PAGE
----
Langer sent someone to the head of a line of people waiting to use a photocopier, and had that person say, “Excuse me, can I cut in front of you?” When the person asked, they were allowed to cut ahead 60 percent of the time.

Then Langer repeated the experiment. This time she instructed the person to say, “Excuse me, can I cut in front of you because I’m in a hurry and have a few copies to make.” People then allowed the person to cut ahead 94 percent of the time.

Now you may be thinking, ‘Well, the person said they were in a hurry.’ But Langer repeated the experiment a third time. This time she instructed the person to say, “Excuse me, can I cut in front of you because I have a few copies to make.”

Here, 93 percent of the people said yes—statistically insignificant from the 94 percent—even though everyone standing in that line had copies to make.

Langer identified the word “because” as a compliance trigger. When we see or hear it, we start to nod like little bobble heads without fully processing the words that come next. We simply assume that they’ll offer a good, logical, legitimate reason.

The word “because” clearly triggers a decision-making shortcut, and can be extremely helpful in getting people to respond positively to content.

“Because” isn’t the only word that prompts action though.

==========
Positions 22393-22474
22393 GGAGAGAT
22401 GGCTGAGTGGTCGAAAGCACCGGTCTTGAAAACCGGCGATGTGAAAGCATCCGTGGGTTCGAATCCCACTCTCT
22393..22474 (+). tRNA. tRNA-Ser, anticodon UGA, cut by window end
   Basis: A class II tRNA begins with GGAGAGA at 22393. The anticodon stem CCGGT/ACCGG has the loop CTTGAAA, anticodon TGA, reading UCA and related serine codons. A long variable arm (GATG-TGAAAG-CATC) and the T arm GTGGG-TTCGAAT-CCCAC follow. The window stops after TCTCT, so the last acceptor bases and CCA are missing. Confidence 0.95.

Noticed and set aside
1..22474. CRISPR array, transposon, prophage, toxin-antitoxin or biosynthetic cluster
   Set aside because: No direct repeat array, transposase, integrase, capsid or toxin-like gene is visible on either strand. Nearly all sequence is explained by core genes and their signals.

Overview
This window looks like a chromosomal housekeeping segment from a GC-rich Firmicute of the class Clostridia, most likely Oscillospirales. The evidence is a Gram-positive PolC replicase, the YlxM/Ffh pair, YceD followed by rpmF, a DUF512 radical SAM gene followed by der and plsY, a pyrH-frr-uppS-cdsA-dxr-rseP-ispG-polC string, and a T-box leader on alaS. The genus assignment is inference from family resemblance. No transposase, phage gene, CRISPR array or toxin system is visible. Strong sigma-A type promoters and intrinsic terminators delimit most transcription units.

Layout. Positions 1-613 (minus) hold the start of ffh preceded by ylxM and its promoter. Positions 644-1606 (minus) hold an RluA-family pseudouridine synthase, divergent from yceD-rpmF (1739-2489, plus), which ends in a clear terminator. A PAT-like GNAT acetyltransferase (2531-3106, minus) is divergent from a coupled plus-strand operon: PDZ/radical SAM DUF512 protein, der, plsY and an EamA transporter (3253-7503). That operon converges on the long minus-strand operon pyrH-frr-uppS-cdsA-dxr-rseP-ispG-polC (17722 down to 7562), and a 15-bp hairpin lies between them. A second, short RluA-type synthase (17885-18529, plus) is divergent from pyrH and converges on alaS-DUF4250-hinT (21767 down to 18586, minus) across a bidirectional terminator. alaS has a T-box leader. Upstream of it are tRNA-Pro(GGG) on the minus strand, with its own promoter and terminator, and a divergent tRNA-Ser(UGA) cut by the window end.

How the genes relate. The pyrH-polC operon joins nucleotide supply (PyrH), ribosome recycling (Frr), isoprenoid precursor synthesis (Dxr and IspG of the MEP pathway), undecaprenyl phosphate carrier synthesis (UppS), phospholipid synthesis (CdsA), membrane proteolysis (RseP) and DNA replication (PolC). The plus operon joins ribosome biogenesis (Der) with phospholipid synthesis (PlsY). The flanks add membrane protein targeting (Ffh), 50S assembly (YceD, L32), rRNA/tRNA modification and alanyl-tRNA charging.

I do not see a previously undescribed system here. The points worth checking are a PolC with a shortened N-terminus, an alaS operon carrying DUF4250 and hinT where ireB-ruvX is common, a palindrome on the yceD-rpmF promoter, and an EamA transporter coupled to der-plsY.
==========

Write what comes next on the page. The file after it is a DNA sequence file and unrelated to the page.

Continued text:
Tap Into Information Gap Theory

George Lowenstein

Neuroeconomist George Lowenstein coined the phrase “information gap theory” [pdf]. It describes the phenomenon that happens when people encounter a gap between what they already know and what they want to know. They take action to close that gap.

This is important to a content creator, because we want our content to drive responses.

I’ve found one of the most effective ways to help a reader see they have a gap in their information is to use something I was taught as a journalism student at Boston University. And that is the five Ws and one H.

Early in our classes, we were taught to write our articles in a way that quickly answered the five Ws and the one H: who, what, where, when, why, and how. Our instructors explained that readers wanted to know the answers to these questions, so if we provided them, it meant we’d get eyeballs.